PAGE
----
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You mentioned Canada? 🇨🇦

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If you are filing Canadian returns  and need our help, let me know this week as we must cue up your engagement quickly; spots for peak season are limited. If you do not have your T-slips yet, no worries – we can begin with year-end stubs and statements to start. Just reply back to get started. 

This aside, whether you are using us or not, below is a handy checklist of tax tips tailored for our Canadian clients. Whether you have wages, equity, self-employment, or rental income, these points will help ensure a smoother tax filing experience.

Canadian Tax Checklist:

1. Address retirement accounts: If you have moved in either direction between Canada, the US, and other countries, the main point of confusion we see each year relates to retirement accounts. Many of our clients do not know what to do with these accounts. there are a lot of things you will need to consider: 

      • What to do with RRSP, RESP, TFSA, 401k, IRA, etc. accounts? 

      • Can you keep them? 

      • Can you still contribute? 

      • What to do with the incomes from those accounts? 

      • What you can do to minimize tax? 

      • What you need to do to avoid audits from both sides? 

    2. Establish residency: the second most common point of confusion we see in cross border situations relates to residency. Common questions are:

        • Where do I have tax residency? 

        • How do I avoid double taxation? 

        • What would my tax liability be? 

        • Is there a process to notify each government of where I will be taxed? 

        • How do state/province taxes work in these scenarios? 

        • Other related questions 

      3. Review Last Year’s Return: Look over your previous year’s return to ensure you don’t miss any carry-forward amounts like unused RRSP contributions or capital losses. The time to do this in now because during March/April most accountants will be strictly focused on the deadlines 

      4. Organize Your Numbers to claim all eligible deductions: If you have self-employment, freelance, rental income, or business income, make sure you have a P&L ready. We have a template to get you organized should you need. 

      5. Maximize RRSP Contributions: Remember, contributions to your RRSP can significantly lower your taxable income. 

      6. Report All Income: Ensure you report income from all sources to avoid penalties.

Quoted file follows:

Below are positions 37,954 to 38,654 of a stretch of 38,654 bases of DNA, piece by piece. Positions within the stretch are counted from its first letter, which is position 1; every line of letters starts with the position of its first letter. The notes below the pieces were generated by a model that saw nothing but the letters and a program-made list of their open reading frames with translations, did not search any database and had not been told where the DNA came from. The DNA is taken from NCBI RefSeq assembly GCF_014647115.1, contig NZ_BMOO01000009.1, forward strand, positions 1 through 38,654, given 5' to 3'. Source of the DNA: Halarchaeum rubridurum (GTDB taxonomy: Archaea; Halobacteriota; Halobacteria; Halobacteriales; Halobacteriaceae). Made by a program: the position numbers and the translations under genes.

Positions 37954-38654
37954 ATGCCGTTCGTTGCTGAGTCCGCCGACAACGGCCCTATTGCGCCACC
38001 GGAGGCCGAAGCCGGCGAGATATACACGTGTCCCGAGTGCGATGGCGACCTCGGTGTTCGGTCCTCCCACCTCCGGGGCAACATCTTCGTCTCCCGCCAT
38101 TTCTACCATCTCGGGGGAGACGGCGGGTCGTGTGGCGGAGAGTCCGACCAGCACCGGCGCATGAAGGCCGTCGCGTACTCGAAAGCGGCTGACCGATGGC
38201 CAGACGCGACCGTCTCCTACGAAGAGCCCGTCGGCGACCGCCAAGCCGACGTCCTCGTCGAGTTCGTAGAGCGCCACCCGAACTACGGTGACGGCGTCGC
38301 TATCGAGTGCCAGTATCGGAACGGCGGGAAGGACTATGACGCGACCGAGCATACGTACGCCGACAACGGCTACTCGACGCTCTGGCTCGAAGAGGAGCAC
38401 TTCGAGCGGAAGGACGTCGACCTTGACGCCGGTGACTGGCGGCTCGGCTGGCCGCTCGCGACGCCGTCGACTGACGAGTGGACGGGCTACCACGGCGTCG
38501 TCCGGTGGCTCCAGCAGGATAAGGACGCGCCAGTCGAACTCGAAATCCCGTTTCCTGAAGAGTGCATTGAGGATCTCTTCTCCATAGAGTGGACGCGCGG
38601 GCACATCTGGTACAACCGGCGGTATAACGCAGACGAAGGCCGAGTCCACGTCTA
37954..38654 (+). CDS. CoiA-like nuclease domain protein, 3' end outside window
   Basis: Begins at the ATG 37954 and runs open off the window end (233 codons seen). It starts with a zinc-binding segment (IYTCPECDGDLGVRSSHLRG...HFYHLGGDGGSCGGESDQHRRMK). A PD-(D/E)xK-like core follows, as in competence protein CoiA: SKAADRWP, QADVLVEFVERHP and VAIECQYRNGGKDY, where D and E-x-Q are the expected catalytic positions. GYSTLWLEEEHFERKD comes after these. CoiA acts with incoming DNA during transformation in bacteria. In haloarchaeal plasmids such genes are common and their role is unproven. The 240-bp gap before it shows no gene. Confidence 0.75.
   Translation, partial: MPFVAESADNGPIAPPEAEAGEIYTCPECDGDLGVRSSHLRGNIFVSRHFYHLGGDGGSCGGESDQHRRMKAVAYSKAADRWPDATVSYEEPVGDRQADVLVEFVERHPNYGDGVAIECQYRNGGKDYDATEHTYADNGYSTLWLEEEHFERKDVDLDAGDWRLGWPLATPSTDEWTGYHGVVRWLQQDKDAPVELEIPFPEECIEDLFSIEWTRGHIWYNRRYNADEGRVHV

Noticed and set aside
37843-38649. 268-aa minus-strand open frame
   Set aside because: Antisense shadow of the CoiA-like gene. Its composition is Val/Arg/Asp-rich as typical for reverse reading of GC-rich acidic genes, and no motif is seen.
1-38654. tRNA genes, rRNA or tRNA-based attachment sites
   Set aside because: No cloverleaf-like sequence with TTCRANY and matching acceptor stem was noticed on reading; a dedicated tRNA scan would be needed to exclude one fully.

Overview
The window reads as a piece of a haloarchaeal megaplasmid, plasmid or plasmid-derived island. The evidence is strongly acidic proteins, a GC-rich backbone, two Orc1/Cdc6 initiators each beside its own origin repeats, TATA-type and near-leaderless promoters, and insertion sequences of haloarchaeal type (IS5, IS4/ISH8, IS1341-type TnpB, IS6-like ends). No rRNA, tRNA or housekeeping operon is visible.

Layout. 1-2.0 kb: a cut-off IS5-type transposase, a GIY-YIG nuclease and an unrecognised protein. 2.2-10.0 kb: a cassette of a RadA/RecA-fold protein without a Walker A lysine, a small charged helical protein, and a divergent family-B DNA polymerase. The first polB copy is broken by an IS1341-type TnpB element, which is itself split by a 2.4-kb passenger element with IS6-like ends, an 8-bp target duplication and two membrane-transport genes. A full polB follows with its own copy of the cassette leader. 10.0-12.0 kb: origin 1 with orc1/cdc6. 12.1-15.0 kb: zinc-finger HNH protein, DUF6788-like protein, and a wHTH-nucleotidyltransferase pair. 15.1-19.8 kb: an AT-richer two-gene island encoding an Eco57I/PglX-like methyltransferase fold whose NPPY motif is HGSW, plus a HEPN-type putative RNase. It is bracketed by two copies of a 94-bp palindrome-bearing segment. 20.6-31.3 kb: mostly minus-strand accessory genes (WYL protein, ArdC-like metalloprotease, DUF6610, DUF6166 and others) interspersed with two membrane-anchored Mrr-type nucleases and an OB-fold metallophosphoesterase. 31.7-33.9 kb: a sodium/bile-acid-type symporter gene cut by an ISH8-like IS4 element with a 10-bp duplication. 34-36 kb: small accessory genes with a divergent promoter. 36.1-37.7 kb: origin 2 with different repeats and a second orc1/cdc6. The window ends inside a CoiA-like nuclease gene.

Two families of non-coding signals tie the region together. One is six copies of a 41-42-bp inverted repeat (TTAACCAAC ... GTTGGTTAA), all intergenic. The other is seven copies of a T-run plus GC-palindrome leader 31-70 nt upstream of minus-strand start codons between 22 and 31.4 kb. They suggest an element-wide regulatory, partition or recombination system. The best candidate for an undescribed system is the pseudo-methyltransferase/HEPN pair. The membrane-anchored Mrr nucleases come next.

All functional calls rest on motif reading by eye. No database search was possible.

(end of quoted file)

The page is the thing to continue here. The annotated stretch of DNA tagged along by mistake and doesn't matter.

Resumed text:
7. Utilize Tax Credits: Check if you’re eligible for credits such as the Climate Action Incentive, Canada Workers Benefit, Digital News Subscription Credit, Education credits (for you or dependent), or other provincial credits.

      8. Quantify Medical Expenses: Gather receipts for any unreimbursed medical expenses – these can add up to significant deductions.

      9. Aggregate Charitable Donations: Keep track of charitable donations as they can provide a non-refundable tax credit.

      10. Update Personal Information: Ensure your personal information is up-to-date with the CRA, especially if there have been changes like a new address or banking details. This is especially important for those that have moved & need to establish as a non-resident with the CRA

      11. Consider Professional Advice: If your tax situation is complex, especially with mixed income types, confusion regarding residency, or retirement account concerns, consider booking professional tax advice, such as a consultation with us or any other qualified CPA

      12. Get Ahead of Filing Deadline: Remember, the deadline for tax filing is April 30, 2024. If you’re self-employed, you have until June 15, 2024, but any taxes owed are still due by April 30.

      By following these tips, you can navigate your tax filing more confidently and efficiently. If you have any specific questions or need assistance, feel free to reach out.

      Best Regards,

      George Dimov CPA

      (833) 829-1120 toll free 

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